In a recent interview with the Toronto Quarterly, Morritz describes his book as “beautiful, […] a worthy object of two hours of your leisure.” While there is certainly nothing wrong with being proud of one’s work, and in fact there is much to admire in such a display of confidence, Morritz’s assessment here in part points to the collection’s weakness. Too often, the language and execution of these poems feels forced; this is not to say that Zeppelin is a bad book, or that the poems are poor, but only that it often feels weighed down by overly ornate language and prettiness. While in the same interview Morritz proclaims his enchantment with the prose poetry of Baudelaire or Henri Michaux, this reader of Zeppelin could not help but notice how, unlike the poets cited above, Morritz’s lines go on in a kind of breathless stream, full of sound and fury, yet leaving the reader, or this reader, at least, scratching his head at the end of each stanza. Take, for instance, this section from “Am Nocturne,” the longest piece of the collection; totalling thirteen pages, it appears to be the centrepiece of the collection:
Multiply beyond all understanding
the quantity of these discreet compartments
for diversion and perhaps a system might result
with the charm of the maze – that trifle,
the fundamental despair of which is hid
by the apparent richness of its design. (59)
Like several of the other pieces, the poem flaunts an overarching sense of satisfaction, and not the satisfaction of a job well done, though in many ways it is, but a self-satisfaction that negates, indeed contradicts, the overlaying and opposing themes of apocalyptic doom and childlike innocence of its other poems. Here again, the difficulty, for this reader, is that there is something to be said about the effect of the collection’s tone, or attitude. It either tries to do too much, or seems to struggle with what it wants to be. The challenging aspect of this collection, then, is not that the pieces are formally complex and require the close reading of a trained and practiced eye, but that there are several echoes between the poems that demand more than the readers participation. Morritz expects his readers to read and engage with his work in a very specific way and, as such, tries to dictate the reader’s experience with his poems. Simply put, like the children whose father imposed “the best old tracks” and “most thrilling tales” instead of allowing them to have their own experiences, their own discoveries, this reader of Zeppelincould not help but notice the author’s hand reaching onto the page and manipulating the words and lines with great satisfaction (essentially having all the fun), even at the expense of stifling the reader’s experience.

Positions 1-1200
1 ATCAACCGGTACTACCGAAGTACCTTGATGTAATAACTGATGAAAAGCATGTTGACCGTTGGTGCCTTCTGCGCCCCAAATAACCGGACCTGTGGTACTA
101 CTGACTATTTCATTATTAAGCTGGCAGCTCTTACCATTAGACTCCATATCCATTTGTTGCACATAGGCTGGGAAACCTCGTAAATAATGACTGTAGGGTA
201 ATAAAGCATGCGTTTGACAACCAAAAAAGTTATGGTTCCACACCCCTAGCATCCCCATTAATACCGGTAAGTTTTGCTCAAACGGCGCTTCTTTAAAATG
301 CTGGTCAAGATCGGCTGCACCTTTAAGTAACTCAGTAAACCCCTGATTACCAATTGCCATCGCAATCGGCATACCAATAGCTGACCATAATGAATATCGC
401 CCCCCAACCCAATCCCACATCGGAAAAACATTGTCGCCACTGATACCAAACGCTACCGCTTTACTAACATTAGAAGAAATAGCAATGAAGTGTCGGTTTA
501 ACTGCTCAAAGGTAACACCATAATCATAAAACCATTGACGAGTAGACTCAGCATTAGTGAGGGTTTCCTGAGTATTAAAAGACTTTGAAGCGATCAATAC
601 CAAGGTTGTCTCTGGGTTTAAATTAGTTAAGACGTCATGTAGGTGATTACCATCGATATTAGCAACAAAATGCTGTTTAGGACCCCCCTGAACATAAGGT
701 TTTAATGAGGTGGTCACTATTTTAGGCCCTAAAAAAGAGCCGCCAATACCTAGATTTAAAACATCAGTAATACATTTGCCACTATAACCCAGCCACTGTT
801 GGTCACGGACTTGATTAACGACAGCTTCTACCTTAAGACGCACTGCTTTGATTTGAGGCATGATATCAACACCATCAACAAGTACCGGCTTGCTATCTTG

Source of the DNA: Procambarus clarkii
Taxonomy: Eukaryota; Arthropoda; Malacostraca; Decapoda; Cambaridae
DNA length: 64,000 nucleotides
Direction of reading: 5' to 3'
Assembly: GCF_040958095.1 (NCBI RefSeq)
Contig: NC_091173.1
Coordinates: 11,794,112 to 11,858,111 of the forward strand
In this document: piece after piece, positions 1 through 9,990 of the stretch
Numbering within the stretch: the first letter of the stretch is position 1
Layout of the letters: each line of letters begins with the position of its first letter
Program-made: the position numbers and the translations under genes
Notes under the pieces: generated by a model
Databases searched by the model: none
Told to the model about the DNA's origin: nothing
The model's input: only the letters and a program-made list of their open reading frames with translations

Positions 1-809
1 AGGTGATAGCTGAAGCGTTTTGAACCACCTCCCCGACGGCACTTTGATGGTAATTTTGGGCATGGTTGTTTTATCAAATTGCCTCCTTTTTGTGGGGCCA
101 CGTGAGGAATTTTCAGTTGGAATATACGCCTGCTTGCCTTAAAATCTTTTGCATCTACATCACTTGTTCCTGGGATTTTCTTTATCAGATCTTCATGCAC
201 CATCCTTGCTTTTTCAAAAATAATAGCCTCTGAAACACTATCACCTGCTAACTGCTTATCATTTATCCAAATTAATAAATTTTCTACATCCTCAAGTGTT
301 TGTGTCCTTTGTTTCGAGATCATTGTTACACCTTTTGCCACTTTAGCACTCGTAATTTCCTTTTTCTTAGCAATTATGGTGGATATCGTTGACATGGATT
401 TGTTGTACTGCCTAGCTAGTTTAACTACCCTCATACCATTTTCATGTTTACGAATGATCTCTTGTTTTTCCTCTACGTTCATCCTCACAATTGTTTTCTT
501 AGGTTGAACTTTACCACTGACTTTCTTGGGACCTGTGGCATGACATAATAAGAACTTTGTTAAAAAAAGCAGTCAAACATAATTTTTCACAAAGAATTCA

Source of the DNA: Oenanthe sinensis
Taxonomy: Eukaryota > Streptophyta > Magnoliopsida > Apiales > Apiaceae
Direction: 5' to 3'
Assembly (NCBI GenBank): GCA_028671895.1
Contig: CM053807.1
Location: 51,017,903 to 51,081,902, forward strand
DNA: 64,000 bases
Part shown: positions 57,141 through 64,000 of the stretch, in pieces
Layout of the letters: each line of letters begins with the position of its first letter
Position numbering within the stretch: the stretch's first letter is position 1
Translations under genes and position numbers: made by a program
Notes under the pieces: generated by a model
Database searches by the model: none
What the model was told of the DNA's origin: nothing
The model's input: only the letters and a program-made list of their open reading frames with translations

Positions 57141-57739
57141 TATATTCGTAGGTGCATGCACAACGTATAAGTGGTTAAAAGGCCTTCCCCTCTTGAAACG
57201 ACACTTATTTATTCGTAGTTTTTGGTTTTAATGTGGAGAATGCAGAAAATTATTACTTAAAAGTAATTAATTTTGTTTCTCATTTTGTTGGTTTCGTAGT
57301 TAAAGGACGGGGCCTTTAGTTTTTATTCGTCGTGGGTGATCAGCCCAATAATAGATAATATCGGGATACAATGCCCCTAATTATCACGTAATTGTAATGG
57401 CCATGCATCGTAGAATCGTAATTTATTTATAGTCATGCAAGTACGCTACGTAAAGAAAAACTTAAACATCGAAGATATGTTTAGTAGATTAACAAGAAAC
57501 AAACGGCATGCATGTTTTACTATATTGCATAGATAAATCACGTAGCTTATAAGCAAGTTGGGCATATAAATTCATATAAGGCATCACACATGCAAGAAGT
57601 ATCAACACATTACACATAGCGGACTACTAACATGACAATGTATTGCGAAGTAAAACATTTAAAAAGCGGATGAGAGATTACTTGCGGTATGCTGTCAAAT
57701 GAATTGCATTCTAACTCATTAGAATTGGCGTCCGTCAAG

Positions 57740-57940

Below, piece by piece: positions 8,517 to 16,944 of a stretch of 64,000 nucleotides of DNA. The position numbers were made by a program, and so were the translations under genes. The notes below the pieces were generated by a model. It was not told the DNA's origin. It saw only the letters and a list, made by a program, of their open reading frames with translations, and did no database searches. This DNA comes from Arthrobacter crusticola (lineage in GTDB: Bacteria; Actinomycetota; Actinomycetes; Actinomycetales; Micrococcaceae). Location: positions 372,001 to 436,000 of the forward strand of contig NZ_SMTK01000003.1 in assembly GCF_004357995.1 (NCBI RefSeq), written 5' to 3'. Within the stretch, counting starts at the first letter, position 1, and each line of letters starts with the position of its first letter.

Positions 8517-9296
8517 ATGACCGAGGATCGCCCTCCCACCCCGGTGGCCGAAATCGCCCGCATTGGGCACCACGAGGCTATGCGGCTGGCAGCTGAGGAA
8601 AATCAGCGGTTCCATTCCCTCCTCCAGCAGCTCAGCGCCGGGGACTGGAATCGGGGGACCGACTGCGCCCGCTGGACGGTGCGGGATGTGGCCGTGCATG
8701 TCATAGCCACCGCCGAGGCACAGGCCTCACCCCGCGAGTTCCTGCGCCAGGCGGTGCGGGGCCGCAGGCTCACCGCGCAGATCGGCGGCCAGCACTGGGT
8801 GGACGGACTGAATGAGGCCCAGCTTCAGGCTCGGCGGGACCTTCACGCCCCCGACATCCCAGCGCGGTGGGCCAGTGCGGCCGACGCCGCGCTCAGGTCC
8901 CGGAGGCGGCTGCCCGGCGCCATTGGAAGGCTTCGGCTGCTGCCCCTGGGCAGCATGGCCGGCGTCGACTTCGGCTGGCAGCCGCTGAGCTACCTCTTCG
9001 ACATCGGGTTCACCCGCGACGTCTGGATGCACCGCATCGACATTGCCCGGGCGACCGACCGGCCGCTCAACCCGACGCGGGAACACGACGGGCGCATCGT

The poet fancies this collection as his Songs of Myself, yet such a designation would suggest that the poet has reached his apex, which this reader is positive is not the case. Again, there is much to admire in Morritz’s writing, but I would venture to guess that his subsequent releases will only be stronger, smarter, and self-assured rather than self-satisfied, making him, in my estimation, a poet worth remembering.
Alexander St Laurent is a playwright by trade but practices essay writing and fiction as well. He currently resides in Montreal with his two dogs, Gogo and Didi.